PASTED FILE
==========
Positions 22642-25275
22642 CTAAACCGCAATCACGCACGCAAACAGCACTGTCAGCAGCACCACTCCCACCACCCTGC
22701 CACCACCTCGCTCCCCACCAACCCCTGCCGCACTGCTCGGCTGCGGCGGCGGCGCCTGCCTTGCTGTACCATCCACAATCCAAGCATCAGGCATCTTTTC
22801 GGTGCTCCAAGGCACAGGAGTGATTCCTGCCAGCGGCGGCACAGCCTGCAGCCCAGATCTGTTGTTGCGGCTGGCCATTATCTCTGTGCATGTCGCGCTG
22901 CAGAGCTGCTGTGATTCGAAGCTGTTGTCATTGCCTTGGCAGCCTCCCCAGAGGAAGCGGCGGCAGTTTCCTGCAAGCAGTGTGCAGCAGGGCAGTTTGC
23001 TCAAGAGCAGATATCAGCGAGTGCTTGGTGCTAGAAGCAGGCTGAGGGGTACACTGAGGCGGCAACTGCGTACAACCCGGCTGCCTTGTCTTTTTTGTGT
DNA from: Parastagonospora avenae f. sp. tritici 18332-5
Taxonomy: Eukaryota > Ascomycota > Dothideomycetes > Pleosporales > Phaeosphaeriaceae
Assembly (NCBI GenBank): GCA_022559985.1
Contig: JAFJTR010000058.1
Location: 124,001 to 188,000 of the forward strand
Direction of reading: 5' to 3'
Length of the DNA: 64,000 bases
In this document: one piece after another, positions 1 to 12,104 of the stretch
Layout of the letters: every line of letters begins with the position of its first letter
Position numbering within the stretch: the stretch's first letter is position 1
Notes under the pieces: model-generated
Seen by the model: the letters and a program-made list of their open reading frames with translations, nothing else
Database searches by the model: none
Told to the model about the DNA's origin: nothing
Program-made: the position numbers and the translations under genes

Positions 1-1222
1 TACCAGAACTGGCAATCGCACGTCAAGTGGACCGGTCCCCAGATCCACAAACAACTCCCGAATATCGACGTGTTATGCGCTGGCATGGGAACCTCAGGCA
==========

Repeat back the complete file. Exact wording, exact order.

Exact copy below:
Positions 22642-25275
22642 CTAAACCGCAATCACGCACGCAAACAGCACTGTCAGCAGCACCACTCCCACCACCCTGC
22701 CACCACCTCGCTCCCCACCAACCCCTGCCGCACTGCTCGGCTGCGGCGGCGGCGCCTGCCTTGCTGTACCATCCACAATCCAAGCATCAGGCATCTTTTC
22801 GGTGCTCCAAGGCACAGGAGTGATTCCTGCCAGCGGCGGCACAGCCTGCAGCCCAGATCTGTTGTTGCGGCTGGCCATTATCTCTGTGCATGTCGCGCTG
22901 CAGAGCTGCTGTGATTCGAAGCTGTTGTCATTGCCTTGGCAGCCTCCCCAGAGGAAGCGGCGGCAGTTTCCTGCAAGCAGTGTGCAGCAGGGCAGTTTGC
23001 TCAAGAGCAGATATCAGCGAGTGCTTGGTGCTAGAAGCAGGCTGAGGGGTACACTGAGGCGGCAACTGCGTACAACCCGGCTGCCTTGTCTTTTTTGTGT
DNA from: Parastagonospora avenae f. sp. tritici 18332-5
Taxonomy: Eukaryota > Ascomycota > Dothideomycetes > Pleosporales > Phaeosphaeriaceae
Assembly (NCBI GenBank): GCA_022559985.1
Contig: JAFJTR010000058.1
Location: 124,001 to 188,000 of the forward strand
Direction of reading: 5' to 3'
Length of the DNA: 64,000 bases
In this document: one piece after another, positions 1 to 12,104 of the stretch
Layout of the letters: every line of letters begins with the position of its first letter
Position numbering within the stretch: the stretch's first letter is position 1
Notes under the pieces: model-generated
Seen by the model: the letters and a program-made list of their open reading frames with translations, nothing else
Database searches by the model: none
Told to the model about the DNA's origin: nothing
Program-made: the position numbers and the translations under genes

Positions 1-1222
1 TACCAGAACTGGCAATCGCACGTCAAGTGGACCGGTCCCCAGATCCACAAACAACTCCCGAATATCGACGTGTTATGCGCTGGCATGGGAACCTCAGGCA